Day 4 post-op: Saturday. I’m reading my books, playing around on my computer, and watching TV. I have a new appreciation for high-fiber foods. I’ve been able to poop little poop nuggets at this point. I’m feeling pretty good. My incision was a little achy, but I haven’t had to worry about any adverse reactions to the Tylenol-3 or the stool softener. We watched the Nashville Predators game that night (Go Preds!).

Day 5 post-op: Sunday. I'm not able to go to church, but a couple of my church buddies stop by afterwards with some altar flowers which made my day. They're beautiful. White hydrangeas. One of the parishioners had a wedding there the night before and typically the flowers are always left for the next morning.

Day 6 post-op: Monday. While everyone else is at work, I’m looking forward to a week of Netflix binging and guarding the couch. Today is my first day eating REAL FOOD. Pizza. That was the best thing I had ever put in my mouth. I ate two pieces and a couple of the little mini-cupcakes that Bryan brought over. He’s been the best care-taker.

Day 7 post-op: Tuesday. I’m paying for the pizza. But it's worth it. My gastro system is obviously working. Today is follow-up day, one week since the surgery. The doc is happy with my progress and how my incision worked. The nurse removes the tape that was on either side of my incision. She pops a small blood blister that had formed through a part of the glue (ow!). I mention that I have a bit of restless leg syndrome at night and that I had a bit of diarrhea. Both are part of the healing process, nothing to worry about. He says I'm free to drive a little if I want to. That seems a bit soon for me so my plan is to wait until the beginning of the third week unless I just had to go somewhere. Luckily, I live in town so everything I need is a 5-minute drive away, tops. He encourages me to walk as much as my body would allow. We go to Arby’s for lunch and I can eat about half of my food. I spend the rest of the day relaxing on my back patio. I hadn’t been wearing the binder since I got home, but I did use it for the first time that night and slept like a rock. I think I’ll probably continue to wear it to bed for at least the next week.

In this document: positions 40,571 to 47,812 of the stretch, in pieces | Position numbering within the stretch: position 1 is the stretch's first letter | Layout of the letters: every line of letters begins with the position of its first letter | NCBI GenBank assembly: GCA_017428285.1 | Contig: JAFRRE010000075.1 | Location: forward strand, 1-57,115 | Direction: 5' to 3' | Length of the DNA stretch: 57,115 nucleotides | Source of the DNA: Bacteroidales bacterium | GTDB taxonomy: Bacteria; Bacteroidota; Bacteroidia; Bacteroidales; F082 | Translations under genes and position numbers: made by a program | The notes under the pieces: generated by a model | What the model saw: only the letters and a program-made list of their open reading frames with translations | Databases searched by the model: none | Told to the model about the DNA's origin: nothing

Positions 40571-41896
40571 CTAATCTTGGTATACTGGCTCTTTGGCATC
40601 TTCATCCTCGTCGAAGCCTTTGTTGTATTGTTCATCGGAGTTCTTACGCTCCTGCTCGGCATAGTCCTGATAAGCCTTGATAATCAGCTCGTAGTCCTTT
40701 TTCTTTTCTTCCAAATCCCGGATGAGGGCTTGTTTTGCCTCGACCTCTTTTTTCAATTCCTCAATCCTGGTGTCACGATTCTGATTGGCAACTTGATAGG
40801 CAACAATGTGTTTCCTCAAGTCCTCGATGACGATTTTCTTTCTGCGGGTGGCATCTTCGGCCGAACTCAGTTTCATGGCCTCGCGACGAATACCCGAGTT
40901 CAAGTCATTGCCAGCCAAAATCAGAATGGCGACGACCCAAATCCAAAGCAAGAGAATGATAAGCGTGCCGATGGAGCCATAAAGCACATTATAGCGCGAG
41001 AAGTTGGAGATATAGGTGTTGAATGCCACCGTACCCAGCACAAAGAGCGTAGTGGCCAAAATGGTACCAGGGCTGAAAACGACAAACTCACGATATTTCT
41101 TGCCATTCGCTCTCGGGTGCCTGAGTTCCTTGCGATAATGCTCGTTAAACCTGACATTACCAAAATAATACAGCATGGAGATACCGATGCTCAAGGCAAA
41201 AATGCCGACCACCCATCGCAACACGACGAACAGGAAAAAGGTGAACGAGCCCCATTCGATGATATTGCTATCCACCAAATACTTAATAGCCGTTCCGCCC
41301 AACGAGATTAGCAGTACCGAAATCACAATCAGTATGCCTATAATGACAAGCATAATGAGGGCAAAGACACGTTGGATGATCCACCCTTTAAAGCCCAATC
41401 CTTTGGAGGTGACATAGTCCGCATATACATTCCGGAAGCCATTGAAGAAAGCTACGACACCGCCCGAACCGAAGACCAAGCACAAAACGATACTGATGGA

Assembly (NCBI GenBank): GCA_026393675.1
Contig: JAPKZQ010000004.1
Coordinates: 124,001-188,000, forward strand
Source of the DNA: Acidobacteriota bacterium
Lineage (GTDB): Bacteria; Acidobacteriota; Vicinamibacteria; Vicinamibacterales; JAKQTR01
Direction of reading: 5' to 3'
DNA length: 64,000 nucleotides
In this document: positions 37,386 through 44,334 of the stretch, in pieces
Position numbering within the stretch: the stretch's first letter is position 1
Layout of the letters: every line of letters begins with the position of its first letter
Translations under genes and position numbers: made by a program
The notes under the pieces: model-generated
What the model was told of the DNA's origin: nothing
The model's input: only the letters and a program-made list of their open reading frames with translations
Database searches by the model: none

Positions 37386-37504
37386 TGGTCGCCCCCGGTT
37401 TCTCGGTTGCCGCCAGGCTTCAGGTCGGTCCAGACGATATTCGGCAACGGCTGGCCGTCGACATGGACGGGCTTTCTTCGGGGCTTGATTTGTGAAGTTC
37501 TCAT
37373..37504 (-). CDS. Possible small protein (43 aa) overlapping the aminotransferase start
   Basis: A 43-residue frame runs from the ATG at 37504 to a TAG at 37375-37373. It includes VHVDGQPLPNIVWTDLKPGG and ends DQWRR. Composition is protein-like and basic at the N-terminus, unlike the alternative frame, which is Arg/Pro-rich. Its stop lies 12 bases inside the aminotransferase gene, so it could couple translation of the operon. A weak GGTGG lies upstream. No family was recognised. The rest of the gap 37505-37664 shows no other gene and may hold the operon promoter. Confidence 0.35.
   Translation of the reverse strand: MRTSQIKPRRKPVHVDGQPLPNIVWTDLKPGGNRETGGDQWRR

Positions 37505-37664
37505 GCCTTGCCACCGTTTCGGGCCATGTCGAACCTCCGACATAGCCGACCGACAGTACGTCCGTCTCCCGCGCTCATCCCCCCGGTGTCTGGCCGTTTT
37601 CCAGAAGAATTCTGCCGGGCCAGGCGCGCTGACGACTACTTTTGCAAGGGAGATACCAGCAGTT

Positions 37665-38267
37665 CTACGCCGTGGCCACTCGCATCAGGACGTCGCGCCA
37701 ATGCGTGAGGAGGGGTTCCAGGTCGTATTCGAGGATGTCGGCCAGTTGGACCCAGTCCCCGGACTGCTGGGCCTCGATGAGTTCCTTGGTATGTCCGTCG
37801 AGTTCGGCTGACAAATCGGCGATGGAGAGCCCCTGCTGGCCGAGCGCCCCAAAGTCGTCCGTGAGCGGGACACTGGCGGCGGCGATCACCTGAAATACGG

Day 8 post-op: Today-Wednesday. I have regular bowel movements (you don’t realize how much you appreciate those until you’re not able to have them), I’m no longer on any type of pain medication, and I’m on hormone therapy. Hormone therapy was another hurdle to jump over. I’ve heard opinions from both camps on this and yes, I Googled it, which was another mistake. Don’t do it! they screamed. I stopped Googling. My plan is to stay on hormones for a few years until the time that my body would naturally go into menopause and then start weaning myself off of the hormones at my doctor’s direction.

Here on out, it’ll be continued recovery, but so far, so good. I don’t miss having a uterus. I don’t miss having ovaries. I do wish the doctor had sucked out some of the fat while he was in there, but whatever. I have another battle scar on my stomach which is fine. It’s just a physical thing and I never really worried too awful much about what my body looked like. I'll wear it with pride. As long as I’m able to walk and do the things I want to do, I could care less. I’m thrilled the surgery went well, I’m thrilled I’m recovering well, and I’m looking forward to enjoying my summer break in a way only a teacher can enjoy it.